Boredom vs Foolishness, How Doing Nothing Builds Productivity, Game Theory Research, and More

Bring Ambition Newsletter - April 1, 2021

Hi everyone and a warm welcome to new subscribers!

In the Bring Ambition Newsletter, I share 5+ things that are fascinating me lately in the world of professional and personal development, peak performance psychology, meta-learning, side hustles, and more. You'll receive unconventional resources, cool gadgets, practical advice, and other inspiring content.

As always, if you enjoy the newsletter please share with a friend!

1.) Boredom vs Foolishness

I had an interesting realization yesterday.

It was 6:30am. Instead of sleeping or getting ready for work like a normal human, I was putting the finishing touches on two woodworking projects.

At the beginning of the pandemic I took up woodworking, and in January started selling some pieces on Etsy. 15 sales later, I caught myself wondering, how do you go from 'complete beginner' to 'good enough to profit' in less than a year?

I think the answer to both is this: I hate being bored more than I hate looking like an idiot.

Boredom has its value. It leads to exploring and thinking — specifically, thinking about how to be less bored. But most people habitually distract themselves at the slightest hint of boredom with Netflix, social media, food, texting. They never make it past the first hurdle.

But if you can avoid the urge to distraction, if you can just sit with your thoughts and desires and fledgling ambition, this process will often lead to thoughts like "I wish I could do ___," or "I want to try ___." This is the beginning of something, whether it's learning, trying something new, taking up a hobby, or launching a business or other project.

But then fear creeps in: fear of failure, fear of the hard things that need to happen to reach your goal, fear of looking like a foolish beginner. This is obstacle number two, and it's where most dreams die.

Overcoming this hurdle is as simple as saying "F-ck it, I'm gonna try." And so you try something, but it's uncomfortable in every way.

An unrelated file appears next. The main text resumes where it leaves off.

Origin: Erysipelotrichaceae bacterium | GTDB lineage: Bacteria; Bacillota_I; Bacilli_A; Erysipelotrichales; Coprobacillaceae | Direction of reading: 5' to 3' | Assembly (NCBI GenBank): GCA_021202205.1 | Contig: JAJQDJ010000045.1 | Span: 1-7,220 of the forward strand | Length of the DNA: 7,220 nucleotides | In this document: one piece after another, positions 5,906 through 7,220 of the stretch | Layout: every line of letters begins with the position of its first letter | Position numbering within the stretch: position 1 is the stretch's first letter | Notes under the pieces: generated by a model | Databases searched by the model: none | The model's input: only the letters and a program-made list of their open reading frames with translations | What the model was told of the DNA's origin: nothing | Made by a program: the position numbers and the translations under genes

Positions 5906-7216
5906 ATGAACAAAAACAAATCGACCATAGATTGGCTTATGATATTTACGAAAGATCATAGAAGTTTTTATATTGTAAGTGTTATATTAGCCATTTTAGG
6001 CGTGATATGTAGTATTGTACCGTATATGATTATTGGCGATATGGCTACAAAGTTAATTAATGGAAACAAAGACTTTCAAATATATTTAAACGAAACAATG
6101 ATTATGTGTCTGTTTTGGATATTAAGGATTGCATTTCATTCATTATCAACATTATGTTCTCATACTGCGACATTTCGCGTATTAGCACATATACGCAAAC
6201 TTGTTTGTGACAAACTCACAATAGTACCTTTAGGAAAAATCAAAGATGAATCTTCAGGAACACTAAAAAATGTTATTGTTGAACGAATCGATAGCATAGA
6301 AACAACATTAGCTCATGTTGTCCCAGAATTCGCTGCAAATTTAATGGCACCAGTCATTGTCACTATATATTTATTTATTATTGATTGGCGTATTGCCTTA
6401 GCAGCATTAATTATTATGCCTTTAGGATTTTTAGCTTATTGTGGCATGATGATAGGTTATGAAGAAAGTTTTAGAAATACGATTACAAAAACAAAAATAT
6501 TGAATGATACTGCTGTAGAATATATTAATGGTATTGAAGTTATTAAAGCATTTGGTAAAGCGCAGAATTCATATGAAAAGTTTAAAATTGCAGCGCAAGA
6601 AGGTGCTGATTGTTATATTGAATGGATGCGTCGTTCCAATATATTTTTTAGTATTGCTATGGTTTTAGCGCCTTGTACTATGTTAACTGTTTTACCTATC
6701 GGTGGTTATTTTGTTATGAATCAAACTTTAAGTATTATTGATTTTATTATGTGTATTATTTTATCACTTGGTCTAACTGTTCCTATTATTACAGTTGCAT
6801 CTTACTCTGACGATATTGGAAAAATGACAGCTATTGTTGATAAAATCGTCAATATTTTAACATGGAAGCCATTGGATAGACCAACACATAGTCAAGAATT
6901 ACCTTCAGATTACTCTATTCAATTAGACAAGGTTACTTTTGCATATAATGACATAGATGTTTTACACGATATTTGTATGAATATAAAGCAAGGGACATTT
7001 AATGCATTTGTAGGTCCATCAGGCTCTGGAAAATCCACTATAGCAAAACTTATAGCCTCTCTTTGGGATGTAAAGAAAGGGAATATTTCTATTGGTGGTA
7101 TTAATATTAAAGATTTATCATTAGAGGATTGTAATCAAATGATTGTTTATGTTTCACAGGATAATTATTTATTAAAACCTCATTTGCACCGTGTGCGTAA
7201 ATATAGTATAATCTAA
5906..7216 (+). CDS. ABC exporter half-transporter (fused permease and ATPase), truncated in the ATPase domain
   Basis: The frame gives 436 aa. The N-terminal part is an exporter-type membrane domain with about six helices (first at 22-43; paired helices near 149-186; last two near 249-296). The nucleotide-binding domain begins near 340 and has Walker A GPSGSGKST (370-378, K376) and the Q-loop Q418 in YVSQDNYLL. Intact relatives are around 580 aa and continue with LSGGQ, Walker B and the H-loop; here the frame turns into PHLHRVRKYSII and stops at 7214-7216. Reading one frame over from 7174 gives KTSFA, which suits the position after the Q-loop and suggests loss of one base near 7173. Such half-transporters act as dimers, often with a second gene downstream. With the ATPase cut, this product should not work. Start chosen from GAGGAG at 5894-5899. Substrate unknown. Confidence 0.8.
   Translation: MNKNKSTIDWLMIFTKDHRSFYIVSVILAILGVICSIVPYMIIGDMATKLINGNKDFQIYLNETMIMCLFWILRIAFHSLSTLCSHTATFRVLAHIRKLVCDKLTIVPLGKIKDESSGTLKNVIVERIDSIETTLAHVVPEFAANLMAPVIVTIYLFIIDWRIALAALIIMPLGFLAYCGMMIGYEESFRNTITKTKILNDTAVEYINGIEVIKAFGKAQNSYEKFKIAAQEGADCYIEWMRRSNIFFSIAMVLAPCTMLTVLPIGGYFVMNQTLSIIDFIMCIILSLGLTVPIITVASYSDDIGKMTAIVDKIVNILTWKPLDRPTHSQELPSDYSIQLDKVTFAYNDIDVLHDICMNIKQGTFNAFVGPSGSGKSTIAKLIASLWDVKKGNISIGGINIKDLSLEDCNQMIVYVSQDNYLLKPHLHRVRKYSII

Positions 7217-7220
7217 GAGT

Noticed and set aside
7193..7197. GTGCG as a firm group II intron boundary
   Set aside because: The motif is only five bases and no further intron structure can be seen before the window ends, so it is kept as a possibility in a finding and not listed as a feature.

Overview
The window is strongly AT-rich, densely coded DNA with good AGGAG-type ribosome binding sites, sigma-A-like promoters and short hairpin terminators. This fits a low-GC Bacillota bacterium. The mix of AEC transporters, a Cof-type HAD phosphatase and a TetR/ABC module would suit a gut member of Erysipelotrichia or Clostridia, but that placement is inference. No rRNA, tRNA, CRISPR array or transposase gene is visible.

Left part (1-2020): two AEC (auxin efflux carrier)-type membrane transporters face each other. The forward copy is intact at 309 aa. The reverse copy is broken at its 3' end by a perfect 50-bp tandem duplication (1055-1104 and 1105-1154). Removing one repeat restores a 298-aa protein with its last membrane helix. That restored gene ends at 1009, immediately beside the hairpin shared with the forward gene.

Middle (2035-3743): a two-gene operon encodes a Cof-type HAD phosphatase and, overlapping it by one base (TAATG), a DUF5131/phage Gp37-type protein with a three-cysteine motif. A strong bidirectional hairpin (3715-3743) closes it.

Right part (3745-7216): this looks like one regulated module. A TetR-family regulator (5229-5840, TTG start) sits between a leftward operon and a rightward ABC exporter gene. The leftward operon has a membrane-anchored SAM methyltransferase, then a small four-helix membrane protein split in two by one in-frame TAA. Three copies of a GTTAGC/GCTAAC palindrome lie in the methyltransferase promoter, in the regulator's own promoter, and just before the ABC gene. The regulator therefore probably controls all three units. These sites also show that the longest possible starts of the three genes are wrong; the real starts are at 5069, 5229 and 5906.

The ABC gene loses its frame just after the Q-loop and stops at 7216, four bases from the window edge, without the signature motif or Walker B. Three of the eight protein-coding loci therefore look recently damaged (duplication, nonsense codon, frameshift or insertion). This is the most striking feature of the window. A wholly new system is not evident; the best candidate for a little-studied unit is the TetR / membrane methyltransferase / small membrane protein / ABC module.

Physically uncomfortable because your body isn't used to what you're doing, whether it's an exercise regimen, sitting over a writing desk, or pressing your sensitive fingertips against a fretboard. Plus, maybe - like me - you have a tendency to get hurt in the process of even the most benign activities.

But it's also uncomfortable in the sense that you are self-aware. You sense that you look like an idiot, and you do, because that's how beginners look. You're like a newborn zebra wobbling on its long, gangly legs. Except one that's hyper aware of the judgment of other, more coordinated, better-looking zebras.

It's also uncomfortable in the sense that continuous improvement requires discipline, consistency, self-honesty about what you need to fix, and maybe even wholesale lifestyle changes. So not only is it painful and embarrassing, but it's hard. Plus it's demoralizing because it's not obvious when you're making progress, if at all.

This third obstacle is treacherous. It's too easy to go back to doing nothing, to once again accept boredom over discomfort.

Sure, you can tinker with other variables to stay the course of improvement. We explored how the process of improving in itself bolsters your motivation, self-efficacy, and commitment. We also discussed how surrounding yourself with peers, mentors, and role models can help, and how to manage the uncomfortable but beneficial stress ("eustress") that accompanies skill development. These are just a few of the many factors that come into play.

But at the end of the day, it's too damn easy to give up and resignedly return to boredom and complacency.

Learn to despise boredom. So much so that it propels you past the urge to distract yourself, past the fear, and past the discomfort.